I have made many real friendships in the institutions in which I have served, but they have developed gradually and organically. When someone says, “How good to see you!”  this is healthy. When someone is huffy because you had Sunday dinner at someone else’s home, this is a danger sign. Drop that relationship like a bad habit.  Say something like, “I have to be the pastor (or priest) for the whole parish.” You may have made an enemy, but better an honest enemy than a false friend. When someone enjoys your visits, good. When someone thinks you are they own you, bad. Above all, avoid commitments that are compulsory annual events, except with family. You will be moving in a few years and what seems reasonable now will require a two-hour drive on a Sunday when they send you to the opposite end of the diocese in a couple of years.

Real human intimacy is essential for life. The first psychological insight about humanity in the scripture is that, “It is not good for man to be alone,” but inappropriate intimacies have done more harm in the Church than you can possibly imagine. Therefore, one of the most important things you will have to do as young priest is to establish appropriate relationships. The first set of appropriate relationships is your genetic and legal family.

People regularly ask me what I am doing for Christmas or Thanksgiving or Easter. When I say, “I am spending the holiday with my family,” a look of shock comes over their faces and they ask “You have a family?” I always want to say, “No. I was hatched in a nest of alligators.” If you have siblings, get close to them. Invite them over to dinner. Be part of the lives of siblings, nephews, nieces, cousins, and the rest. Be the organizer of family events.  Try not to plan Sunday afternoon or Saturday night ministry commitments.  Go to Sunday dinner with your family.  Invite yourself over to the cousins’ house. 

“But!” I can hear you saying, “That’s when important things happen in the parish, on the weekends.” Yes, that’s true, but everything you establish that depends on your presence will wither and die when you leave the parish in a couple years. In the parish of tomorrow   which is here today events must be established and driven by the laity. Your job will be to establish the theological and spiritual climate of the parish. Someone else should run the coffee hour and the bingo.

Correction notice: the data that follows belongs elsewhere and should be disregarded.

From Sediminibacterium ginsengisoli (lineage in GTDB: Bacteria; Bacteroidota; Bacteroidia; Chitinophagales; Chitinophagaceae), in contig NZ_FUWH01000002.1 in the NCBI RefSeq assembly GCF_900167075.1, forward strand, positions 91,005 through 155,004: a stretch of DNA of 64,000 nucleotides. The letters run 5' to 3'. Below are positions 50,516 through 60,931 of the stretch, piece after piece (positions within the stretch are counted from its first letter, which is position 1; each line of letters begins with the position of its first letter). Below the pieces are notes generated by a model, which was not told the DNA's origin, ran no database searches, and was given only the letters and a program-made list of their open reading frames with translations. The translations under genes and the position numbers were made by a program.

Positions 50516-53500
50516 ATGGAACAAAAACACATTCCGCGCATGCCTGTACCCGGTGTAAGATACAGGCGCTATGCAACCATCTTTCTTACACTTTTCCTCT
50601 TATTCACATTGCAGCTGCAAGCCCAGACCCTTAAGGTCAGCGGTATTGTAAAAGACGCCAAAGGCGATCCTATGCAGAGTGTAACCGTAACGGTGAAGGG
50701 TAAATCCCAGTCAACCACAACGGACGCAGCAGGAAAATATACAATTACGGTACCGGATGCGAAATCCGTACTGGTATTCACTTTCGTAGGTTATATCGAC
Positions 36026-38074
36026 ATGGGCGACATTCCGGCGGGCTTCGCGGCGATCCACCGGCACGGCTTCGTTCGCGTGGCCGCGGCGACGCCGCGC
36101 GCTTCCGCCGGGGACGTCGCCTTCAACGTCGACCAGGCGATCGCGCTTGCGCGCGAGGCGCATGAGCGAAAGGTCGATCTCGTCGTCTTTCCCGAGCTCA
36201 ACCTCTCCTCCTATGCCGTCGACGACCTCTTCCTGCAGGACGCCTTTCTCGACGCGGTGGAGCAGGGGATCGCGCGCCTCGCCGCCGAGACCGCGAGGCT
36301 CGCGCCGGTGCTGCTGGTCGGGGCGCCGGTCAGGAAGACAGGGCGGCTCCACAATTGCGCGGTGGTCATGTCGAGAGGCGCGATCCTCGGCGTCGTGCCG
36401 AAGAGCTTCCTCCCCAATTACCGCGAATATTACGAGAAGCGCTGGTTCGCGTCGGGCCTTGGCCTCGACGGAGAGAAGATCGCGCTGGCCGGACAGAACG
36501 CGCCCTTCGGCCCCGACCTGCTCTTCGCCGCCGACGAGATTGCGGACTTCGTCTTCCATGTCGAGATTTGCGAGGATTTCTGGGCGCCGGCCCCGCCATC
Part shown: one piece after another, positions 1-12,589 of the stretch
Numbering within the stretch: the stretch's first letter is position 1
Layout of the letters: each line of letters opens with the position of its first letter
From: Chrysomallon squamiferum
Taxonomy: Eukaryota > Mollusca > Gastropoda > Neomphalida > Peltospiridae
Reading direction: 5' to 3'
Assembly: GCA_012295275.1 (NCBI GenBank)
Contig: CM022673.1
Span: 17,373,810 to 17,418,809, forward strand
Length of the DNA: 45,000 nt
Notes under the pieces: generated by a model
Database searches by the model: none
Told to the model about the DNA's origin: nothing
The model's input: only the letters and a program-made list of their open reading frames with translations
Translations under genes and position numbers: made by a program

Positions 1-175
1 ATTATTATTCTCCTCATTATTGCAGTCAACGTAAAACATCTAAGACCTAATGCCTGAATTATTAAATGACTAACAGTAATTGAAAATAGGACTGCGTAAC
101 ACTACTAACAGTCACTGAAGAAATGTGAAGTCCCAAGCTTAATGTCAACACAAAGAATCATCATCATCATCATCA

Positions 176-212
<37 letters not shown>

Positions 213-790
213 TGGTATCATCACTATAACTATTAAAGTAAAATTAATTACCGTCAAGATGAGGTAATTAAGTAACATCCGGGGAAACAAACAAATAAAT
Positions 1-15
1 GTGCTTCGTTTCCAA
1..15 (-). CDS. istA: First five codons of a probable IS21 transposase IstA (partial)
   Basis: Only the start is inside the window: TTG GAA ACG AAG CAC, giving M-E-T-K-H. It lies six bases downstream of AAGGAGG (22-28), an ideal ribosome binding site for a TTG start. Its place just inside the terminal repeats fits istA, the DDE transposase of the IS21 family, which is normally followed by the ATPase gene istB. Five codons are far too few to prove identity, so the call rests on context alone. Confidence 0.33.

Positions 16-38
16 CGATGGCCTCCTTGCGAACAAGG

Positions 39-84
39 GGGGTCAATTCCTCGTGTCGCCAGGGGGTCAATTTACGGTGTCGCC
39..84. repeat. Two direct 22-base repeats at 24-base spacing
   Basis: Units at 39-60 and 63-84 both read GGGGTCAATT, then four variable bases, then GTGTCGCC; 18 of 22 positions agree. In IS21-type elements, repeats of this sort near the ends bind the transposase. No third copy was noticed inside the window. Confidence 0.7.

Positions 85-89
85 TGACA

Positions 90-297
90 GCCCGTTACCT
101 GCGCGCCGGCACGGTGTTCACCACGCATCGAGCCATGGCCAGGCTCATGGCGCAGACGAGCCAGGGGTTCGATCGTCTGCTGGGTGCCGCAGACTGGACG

Stop by and say hello. Stand in the vestibule after Mass. Meet and greet, but remember, you will be leaving soon. You are there to represent Christ. Someone else will represent Christ for these people in a couple years. Don’t make yourself indispensable, and don’t make the parish the place where your needs are met. If there is a conflict between a family event and a parish event, if possible, choose the family event. It’s better for you and in the long run it’s better for the parish. 

A psychologically healthy pastor with appropriate relationships is essential for the health of the parish. You are not Santa Claus. You cannot visit all the children in the world on Christmas Eve and you certainly can’t eat all the cookies and drink all the milk without having a coronary. I thought I could end this, but it’s going to go on for quite a while.

Sunday, February 19, 2017

Advice to a young seminarian - part 12

Continued from last week…

Last week I ended by noting that two out of three young people in this country still identify themselves as members of a religious group. If one makes the criterion for membership actually participating in religious activities and living in a certain way, then I suspect that religion in general and Christianity in particular is a rare phenomenon among anyone under 25 years of age. When I was young, 60 years ago, people were Catholic or Protestant, and a very few were Jewish. That’s what you were. There were no options. The very few who didn’t participate in a religious community in some way were pitied. They were odd. Those who professed atheism or some exotic eastern religion were feared and ostracized.